Devised by René Balcer (Law & Order) the series combines American approaches to storytelling with European production values. Charlotte Siegling (The Killing and The Bridge) is amongst the roster of directors.  Made specifically for export with an eye on the all important North American market, JO‘s cast of regulars and guest artistes is filled with British, Canadian, Irish, and American actors all speaking with American accents whilst pretending to be French. The version made available in each non English language territory, including France, is dubbed with a fresh dialogue track so the presence of incongruous accents and required suspension of disbelief is not an issue For those who enjoy the experience of reading subtitles their absence presents something of a problem but the audience willing to spend several hours or weeks watching European drama is comparatively small. With a budget rumoured to be in the region of $2.5 million USD per episode JO has been constructed to go beyond the existing cult fanbase and is aimed squarely at a mainstream audience.

Against a backdrop of Paris’ most famous tourist friendly monuments JO applies tried and tested tropes, familiar to those who have seen Law & Order or N.C.I.S, and incorporates a European sensibility that may seem exotic to a mainstream audience viewing a French based drama for the first time. A Trojan horse, JO  utilizes the traditional American police procedural generic template and blends in a layered and morally ambiguous cast of characters. Elements which may seem commonplace to long term fans of European TV drama are new and obscure for the wider gallery so a reliance upon recognizable components is necessary in order to persuade cautious viewers to join this series’ detective on his professional and personal emotional journeys.

Jean Reno plays Jo Saint-Clair, a complex character, full of contradictions. A detective assigned to the homicide division who has danced with the criminal underworld for so long he’s now tainted by a permanent stench of filth. This modern day Icarus has sailed close to the sun far too many times with disastrous consequences. Physically weakened by a heart attack brought upon by years of hard living he’s trapped within a personal hell from which escape seems impossible.

Standing on the edge of the abyss Jo is hell bent on throwing himself head first into a pit of eternal spiritual torment. No longer believing in the power of redemption Jo relies upon an unhealthy mix of heavy alcohol consumption and pill popping to silence the screams in his head. Nights are spent playing cards with low rent thugs and as each fresh day breaks, bringing with it painful moments of lucidity, he has even less reason to trust his faltering moral compass. Feared and respected by criminals and colleagues, Jo is a loner who knows when to bend and break the rules. At times deceptively laconic, this façade conceals a primal rage. Those who have witnessed Jo’s volcanic eruptions live with an ever present fear that one day he may explode and cross the line..

Years spent fraternising with the more dangerous elements of Parisienne society have attuned Jo’s understanding of lawlessness to the point where he can see patterns in things that other, less worldly-wise, officers would have dismissed without thought. . The darker aspects of his personality are tempered by his channelling a lifetime of personal tragedies and failings into overt demonstrations of empathy towards victims of crime.

A lost soul, the son of a sex worker he has no knowledge of his father’s identity. With a surname taken from the street in which he was born, Jo is suffering from a perpetual sense of self loathing compounded by a long standing existential crisis. The absence of a stable father figure has left him emotionally bereft and he’s spent his life filling the void with a succession of destructive surrogate replacements. Jo’s relationship with card shark and notorious gangster Charlie (Sean Pertwee) has lasted longer than his marriage and yet it is this long standing friendship which has the potential to destroy everything which Jo cherishes.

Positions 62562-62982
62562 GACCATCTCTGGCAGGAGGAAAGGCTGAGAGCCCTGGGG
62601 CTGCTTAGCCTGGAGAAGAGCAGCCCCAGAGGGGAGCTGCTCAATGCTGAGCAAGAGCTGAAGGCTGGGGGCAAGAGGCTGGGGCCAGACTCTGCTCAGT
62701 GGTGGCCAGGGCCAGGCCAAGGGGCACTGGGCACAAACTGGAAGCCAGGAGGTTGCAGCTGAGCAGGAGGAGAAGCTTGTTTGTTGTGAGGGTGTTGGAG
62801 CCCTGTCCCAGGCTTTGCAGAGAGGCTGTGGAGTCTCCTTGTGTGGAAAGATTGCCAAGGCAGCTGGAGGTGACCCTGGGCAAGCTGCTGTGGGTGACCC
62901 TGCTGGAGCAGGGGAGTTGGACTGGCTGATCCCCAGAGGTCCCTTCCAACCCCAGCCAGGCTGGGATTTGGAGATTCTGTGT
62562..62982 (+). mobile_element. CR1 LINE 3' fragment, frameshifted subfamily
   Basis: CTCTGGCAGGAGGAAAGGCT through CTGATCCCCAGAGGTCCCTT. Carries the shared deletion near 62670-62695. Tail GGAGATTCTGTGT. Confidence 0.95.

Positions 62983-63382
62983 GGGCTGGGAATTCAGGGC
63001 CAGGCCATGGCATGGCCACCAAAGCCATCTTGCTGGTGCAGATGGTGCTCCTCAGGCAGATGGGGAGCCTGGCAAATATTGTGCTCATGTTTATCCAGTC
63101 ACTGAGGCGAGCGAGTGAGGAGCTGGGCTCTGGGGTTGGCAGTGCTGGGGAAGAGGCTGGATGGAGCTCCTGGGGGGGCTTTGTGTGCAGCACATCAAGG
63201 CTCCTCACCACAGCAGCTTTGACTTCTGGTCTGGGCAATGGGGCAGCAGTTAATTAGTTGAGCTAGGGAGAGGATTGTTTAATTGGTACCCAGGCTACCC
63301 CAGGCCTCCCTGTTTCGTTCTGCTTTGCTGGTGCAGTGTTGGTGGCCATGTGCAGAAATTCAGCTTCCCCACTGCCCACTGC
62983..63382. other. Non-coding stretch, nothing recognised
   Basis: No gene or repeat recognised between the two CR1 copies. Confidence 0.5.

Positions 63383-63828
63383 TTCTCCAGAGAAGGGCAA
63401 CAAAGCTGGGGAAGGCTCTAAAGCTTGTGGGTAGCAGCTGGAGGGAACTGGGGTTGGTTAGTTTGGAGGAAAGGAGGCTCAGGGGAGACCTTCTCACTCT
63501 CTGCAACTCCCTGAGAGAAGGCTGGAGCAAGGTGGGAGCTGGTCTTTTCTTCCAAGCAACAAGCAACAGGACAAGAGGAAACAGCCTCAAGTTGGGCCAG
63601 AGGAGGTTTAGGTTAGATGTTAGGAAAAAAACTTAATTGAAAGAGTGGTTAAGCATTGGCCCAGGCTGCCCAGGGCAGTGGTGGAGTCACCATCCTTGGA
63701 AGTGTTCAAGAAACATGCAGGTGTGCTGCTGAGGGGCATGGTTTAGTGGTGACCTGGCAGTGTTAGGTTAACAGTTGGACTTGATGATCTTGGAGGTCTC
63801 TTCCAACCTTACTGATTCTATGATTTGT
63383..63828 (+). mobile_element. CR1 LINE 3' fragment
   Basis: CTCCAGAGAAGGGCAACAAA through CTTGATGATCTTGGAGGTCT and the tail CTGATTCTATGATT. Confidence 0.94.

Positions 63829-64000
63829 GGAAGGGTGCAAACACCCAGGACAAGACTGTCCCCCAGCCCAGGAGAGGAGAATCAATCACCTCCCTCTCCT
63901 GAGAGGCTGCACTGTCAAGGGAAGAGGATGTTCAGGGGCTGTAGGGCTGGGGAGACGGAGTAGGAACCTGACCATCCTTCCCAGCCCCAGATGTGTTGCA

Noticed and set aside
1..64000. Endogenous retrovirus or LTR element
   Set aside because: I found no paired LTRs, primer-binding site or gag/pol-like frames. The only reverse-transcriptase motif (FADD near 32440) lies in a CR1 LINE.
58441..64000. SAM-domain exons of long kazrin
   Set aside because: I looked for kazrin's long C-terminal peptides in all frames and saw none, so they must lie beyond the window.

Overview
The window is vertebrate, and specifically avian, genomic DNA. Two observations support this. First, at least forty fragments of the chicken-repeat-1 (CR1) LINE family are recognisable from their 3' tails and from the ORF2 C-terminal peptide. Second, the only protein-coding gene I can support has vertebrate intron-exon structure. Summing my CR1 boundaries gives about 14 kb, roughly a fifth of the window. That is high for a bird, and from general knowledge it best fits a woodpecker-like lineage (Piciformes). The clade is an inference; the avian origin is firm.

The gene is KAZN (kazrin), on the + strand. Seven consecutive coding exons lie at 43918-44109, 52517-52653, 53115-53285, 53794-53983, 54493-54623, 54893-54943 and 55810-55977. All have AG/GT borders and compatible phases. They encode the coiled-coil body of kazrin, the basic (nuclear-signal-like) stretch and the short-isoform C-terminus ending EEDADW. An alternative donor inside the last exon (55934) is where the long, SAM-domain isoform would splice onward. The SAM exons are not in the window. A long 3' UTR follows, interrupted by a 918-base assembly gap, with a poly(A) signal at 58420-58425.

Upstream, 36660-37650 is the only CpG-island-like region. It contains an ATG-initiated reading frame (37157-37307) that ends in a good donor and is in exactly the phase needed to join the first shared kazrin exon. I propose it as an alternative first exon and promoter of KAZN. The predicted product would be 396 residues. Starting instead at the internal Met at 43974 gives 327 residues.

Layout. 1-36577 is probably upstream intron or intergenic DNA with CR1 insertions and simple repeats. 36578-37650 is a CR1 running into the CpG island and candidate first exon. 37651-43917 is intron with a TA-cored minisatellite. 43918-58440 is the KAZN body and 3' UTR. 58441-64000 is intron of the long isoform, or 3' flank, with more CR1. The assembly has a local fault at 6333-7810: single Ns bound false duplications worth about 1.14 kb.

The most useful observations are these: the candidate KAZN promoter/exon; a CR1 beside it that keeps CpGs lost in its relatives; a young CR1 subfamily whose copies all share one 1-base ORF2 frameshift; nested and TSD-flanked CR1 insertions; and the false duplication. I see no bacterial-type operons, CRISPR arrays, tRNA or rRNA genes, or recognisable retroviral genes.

Jo Saint-Clair’s emotional odyssey and his potential for growth coupled with an inherent destructive instinct distinguishes this series from the American shows it’s trying to emulate. The death of his wife compounds his isolation and self hatred but also presents an opportunity for redemption. Attempting to reconcile with his daughter, Adèle (Heida Reed), after years of absence Jo decides to walk a new path in the hope he will become the father he should have been all along. Aided by a nun (Jill Hennessy), Jo fights a tortuous battle with demons he has harboured throughout his life and faces an imminent war with the forces of darkness who are terrified at the prospect of his being cleansed of their influence.

The crimes featured in JO are motivated by issues central to the contemporary French experience. Peeling back the city’s glamorous veneer JO places the less savoury aspects on show for the whole world to see. Glittering catwalks, governmental palaces, and refugee camps conceal a Paris which does not appear on any tourist destination map. Murders may motivated by greed, lust, or a desire for revenge but in JO each case has a distinctly Gallic tinge. Amongst the killings investigated in the course of this series’ run are the death of a researcher into French women deported to Auschwitz and the murder of a supermodel on the Eiffel Tower.

A glossy visually arresting series, JO has an number of familiar faces in its cast, including; Tom Austen (The Borgias), Geraldine Chaplin (Doctor Zhivago, Nashville) Adrian Dunbar (Hear My Song, Cracker), Orla Brady (Poirot), Sean Pertwee (Event Horizon) and Jill Hennessy (Crossing Jordan).

With a tightly controlled central performance from Jean Reno, JO is a series that takes us on a whistle-stop tour of Paris’ most sensational locations, and its most depraved, but never shifts its focus from the story of a man who will always be enslaved by anguish..

JO is available to buy from Amazon:

http://www.amazon.co.uk/gp/product/B00CVVH2IY/ref=s9_simh_gw_p74_d0_i1?pf_rd_m=A3P5ROKL5A1OLE&pf_rd_s=center-2&pf_rd_r=131AB4XM61T0EJGX52V3&pf_rd_t=101&pf_rd_p=418445227&pf_rd_i=468294